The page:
The President gave the order on March 28, 2013 to hold large-scale military exercises in the Black Sea area, and on March 29 came to Krasnodar Territory to personally to observe the exercises.
The exercises involved up to 7,000 servicemen, more than 30 ships based in Sevastopol and Novorossiisk, aircraft, paratroopers rapid reaction forces, marines, and Military Intelligence special forces.
The discussion on improving the Armed Forces’ combat readiness and defence capacity continued at the meeting with members of the Main Operations Directorate of the General Staff. This meeting was the first in a series of encounters with chief commanders and commanders of various arms of the armed forces on the pressing issues of national defence.
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Beginning of meeting with senior Defence Ministry and Security Council Staff officials
President of Russia Vladimir Putin: Good afternoon.
At the Defence Ministry Board meeting back in February, we clarified the main priorities for our Armed Forces’ development and training.
The main tasks are to improve the organisational structure, modernise arms and equipment, and build a modern, compact and effective army capable of carrying out any mission and able to guarantee our country’s security in all circumstances.
We have held a number of training exercises, including snap exercises, recently in order to assess the re-equipment and training process and see what progress has been made.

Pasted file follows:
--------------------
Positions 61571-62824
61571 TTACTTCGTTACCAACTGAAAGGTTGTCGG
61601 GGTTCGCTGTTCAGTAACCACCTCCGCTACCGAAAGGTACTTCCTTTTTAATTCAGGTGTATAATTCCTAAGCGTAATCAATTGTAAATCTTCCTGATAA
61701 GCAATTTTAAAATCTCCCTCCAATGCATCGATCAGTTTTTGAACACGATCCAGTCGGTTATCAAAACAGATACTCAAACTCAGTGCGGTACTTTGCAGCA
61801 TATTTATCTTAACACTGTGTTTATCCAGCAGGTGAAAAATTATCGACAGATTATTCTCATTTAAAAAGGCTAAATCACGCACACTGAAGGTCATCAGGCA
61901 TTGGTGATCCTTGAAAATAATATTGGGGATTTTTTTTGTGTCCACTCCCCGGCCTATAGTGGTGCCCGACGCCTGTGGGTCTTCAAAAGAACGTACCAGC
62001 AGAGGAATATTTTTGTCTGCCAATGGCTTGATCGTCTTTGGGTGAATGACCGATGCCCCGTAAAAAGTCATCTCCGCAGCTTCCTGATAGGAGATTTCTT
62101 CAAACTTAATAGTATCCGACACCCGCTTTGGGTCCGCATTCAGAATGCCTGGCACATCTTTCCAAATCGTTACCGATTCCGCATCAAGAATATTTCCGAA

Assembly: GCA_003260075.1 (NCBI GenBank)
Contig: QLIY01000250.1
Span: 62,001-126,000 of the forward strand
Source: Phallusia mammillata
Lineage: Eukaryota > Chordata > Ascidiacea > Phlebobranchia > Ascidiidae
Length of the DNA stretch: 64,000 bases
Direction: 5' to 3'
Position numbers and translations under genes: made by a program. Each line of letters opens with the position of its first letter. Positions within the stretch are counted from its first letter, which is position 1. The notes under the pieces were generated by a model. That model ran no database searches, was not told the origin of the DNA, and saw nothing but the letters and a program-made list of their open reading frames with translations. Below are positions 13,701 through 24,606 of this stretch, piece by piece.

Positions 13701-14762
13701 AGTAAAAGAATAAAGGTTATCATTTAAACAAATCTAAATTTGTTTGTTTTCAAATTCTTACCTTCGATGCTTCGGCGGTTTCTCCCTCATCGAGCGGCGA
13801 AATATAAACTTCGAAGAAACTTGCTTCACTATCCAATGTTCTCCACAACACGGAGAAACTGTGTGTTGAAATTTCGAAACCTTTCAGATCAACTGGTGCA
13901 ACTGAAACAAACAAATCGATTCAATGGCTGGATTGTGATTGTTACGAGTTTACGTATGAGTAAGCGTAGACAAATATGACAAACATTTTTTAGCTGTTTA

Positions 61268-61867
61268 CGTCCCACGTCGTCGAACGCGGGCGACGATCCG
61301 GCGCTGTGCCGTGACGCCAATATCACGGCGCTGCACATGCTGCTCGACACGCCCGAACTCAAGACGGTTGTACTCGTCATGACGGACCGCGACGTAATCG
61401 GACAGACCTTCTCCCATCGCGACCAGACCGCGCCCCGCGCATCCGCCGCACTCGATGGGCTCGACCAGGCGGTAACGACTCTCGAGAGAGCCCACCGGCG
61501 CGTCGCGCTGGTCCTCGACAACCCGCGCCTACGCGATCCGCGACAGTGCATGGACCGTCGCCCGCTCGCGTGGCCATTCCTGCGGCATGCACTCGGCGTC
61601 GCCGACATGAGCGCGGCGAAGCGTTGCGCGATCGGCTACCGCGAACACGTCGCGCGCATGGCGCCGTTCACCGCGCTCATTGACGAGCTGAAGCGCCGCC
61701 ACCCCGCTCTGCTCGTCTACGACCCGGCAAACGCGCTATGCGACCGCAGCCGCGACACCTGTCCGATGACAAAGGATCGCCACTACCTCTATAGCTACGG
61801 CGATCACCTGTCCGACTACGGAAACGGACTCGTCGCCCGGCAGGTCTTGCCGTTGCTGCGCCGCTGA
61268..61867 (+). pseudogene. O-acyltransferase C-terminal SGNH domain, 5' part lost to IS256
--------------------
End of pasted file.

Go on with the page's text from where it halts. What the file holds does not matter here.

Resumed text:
One of those snap exercises took place here, in southern Russia, on March 28–29, 2013. The Black Sea Fleet, forces from the Southern Military District, air force, paratroopers, and special forces units all took part.
Today, we will analyse those exercises, the results obtained and the problems or shortcomings they revealed. All of this is to be taken into account in our subsequent work, including the Zapad-2013 strategic exercises scheduled for autumn this year.
As for the things I want you to focus on in your reports, first, on the military command bodies’ performance, and second, the way the servicemen performed. Third is how effectively we are using the military infrastructure – the bases, air fields, and testing grounds. We have invested considerable effort and money in developing this infrastructure over recent years, and we have to see if this is producing actual results, if there is any real change for the better, and what else we should do in this area. Fourth is arms and military equipment. We have been delivering more new equipment to the various units, and still more is set to come over the near future, as you know. We have to look at how the servicemen are using it, and we must assess too, how it performs in near-real combat conditions.